It would appear here that this indeed is the correct approach and conclusion. The speaker shows us that the materials were painted as a garish, distorted image on the sidewalk. That is the physical, material data. However, when viewed from exactly the right point, this material looks like a perfect three dimensional swimming pool with a woman in it, and the painter appears to be dipping his toe in the water. However, to dive into this pool would be a big mistake. The evidence leading to the understanding of its true nature proves it.
This seems to be locked down in scientific fact. We cannot possibly refute such a demonstration. We thought we saw a real pool, but Aristotelian scientific inquiry worked deductively backward to show us what it truly is – just a distorted painting on a sidewalk. We have discovered the true nature of the image, including Aristotle’s four causes as to why it exists: the paint is the material cause, the painter is the efficient cause, the idea of a swimming pool is the formal cause, and the entertaining result is the final cause, it’s purpose. Enough said. We must be careful about drawing conclusions about what is true without empirical investigation into the four causes. So, we cannot refute the demonstration, but can we we refute the philosophical conclusions the speaker derives from it? Can we question how he seeks and comes to know from this data that everything we perceive is subjective?
Perhaps so, Plato and the NeoPlatonist Ultra-Realists of the world might say. We certainly agree that this is not a “real” pool. Don’t look for us to dive in. We agree on the truth deduced from the data about this particular painting. However, we do not agree that this means we cannot know objective, universal truth in the abstract that would apply to all of humanity. Using the very same facts and not denying one single of those facts about how the painting was made, we might look at this differently.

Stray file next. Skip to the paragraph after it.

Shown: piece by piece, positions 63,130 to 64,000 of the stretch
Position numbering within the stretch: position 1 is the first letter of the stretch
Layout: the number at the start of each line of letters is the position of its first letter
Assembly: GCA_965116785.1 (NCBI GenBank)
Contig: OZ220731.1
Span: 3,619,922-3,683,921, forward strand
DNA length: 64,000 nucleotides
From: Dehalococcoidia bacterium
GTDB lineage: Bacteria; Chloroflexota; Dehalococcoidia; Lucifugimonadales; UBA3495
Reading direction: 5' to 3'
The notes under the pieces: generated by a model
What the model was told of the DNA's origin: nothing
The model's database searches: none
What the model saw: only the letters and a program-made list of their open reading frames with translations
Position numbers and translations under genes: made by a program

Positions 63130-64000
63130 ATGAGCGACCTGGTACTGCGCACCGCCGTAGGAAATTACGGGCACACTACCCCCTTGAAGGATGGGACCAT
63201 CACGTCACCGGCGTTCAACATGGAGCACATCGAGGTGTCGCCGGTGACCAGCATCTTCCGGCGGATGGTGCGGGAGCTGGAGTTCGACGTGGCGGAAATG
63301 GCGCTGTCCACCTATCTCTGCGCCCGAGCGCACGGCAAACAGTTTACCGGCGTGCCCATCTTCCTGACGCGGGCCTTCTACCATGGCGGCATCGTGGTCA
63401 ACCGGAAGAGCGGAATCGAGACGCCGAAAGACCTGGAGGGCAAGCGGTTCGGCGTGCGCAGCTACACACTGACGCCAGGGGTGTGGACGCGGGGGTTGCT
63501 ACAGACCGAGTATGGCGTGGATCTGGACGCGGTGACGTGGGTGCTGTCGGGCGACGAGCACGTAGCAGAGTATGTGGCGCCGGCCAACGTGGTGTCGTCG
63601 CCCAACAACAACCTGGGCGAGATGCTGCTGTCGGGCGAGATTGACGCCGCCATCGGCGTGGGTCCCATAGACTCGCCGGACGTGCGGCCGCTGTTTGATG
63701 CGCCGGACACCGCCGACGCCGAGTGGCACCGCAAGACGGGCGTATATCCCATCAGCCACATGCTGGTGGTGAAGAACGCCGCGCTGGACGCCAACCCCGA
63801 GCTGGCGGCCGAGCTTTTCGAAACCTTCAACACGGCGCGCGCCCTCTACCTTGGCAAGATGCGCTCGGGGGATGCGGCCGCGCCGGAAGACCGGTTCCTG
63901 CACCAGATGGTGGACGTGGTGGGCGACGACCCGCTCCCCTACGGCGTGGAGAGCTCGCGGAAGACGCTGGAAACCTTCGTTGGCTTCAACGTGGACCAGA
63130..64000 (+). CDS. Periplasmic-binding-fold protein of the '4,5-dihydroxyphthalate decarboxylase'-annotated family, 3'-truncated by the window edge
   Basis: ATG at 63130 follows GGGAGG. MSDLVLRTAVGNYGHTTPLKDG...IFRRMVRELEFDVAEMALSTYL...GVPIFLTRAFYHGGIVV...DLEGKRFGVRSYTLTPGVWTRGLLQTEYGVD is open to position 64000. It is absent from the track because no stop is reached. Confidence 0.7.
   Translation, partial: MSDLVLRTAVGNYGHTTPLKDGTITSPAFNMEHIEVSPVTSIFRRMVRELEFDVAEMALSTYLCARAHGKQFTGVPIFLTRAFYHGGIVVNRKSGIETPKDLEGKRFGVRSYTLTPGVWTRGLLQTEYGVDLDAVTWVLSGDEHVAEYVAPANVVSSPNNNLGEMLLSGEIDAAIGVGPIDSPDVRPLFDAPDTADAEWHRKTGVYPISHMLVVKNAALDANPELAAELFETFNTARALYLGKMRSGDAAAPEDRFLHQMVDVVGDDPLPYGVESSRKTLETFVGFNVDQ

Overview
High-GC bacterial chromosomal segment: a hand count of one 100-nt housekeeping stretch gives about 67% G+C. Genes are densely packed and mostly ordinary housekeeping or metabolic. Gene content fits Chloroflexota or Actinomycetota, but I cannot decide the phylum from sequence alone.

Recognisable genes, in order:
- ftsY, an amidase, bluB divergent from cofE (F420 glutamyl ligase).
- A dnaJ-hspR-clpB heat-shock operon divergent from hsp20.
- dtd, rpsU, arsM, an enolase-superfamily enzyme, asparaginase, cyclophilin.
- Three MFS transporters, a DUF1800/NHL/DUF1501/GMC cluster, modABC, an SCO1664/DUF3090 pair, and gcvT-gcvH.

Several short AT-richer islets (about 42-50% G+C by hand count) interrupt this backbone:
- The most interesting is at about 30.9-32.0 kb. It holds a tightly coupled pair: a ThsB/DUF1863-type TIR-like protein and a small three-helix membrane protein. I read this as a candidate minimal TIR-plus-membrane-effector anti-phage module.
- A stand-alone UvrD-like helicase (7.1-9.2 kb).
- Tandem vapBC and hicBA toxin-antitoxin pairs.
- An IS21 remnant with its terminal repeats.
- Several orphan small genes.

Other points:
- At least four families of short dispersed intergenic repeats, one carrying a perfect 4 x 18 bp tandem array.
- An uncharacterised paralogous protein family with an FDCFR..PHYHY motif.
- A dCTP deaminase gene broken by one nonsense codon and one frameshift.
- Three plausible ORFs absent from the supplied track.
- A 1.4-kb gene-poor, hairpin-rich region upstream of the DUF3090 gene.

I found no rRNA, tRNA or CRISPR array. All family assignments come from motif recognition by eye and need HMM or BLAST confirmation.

Sure, there is a garish, distorted painting on the sidewalk. However, is it not true that the painter carefully, thoughtfully, designed the painting using geometric proportion to create a three dimensional image of a Form that we all uniformly recognize (the swimming pool with the woman inside)? Is it not true that all of us see a three dimensional swimming pool which is the more perfect Form of the garish painting? Of course we do; otherwise, why would the speaker even bother with this exercise? It is precisely because the painter used objectively exact geometric, mathematical proportion that he was able to manifest from the distorted matter the more perfect universally recognized three dimensional image of a higher Form.
In fact, the Platonist might walk around and observe other such illusions on the sidewalk, for example, the two story building or the staircase to the subway. He would realize that the very same laws of proportion apply to each of the images. The images themselves might be different, but the geometric and mathematical laws governing the illusion technique are universally the same. There is something objectively true that unifies all the images, no matter their different particular stories. He then might go to his study, pull out his ruler and calculator, and begin scratching out the geometry. Soon, he would realize that when the lines go away, he is left with pure mathematics, with numbers that alone universally explain in the abstract this phenomenon across all such images.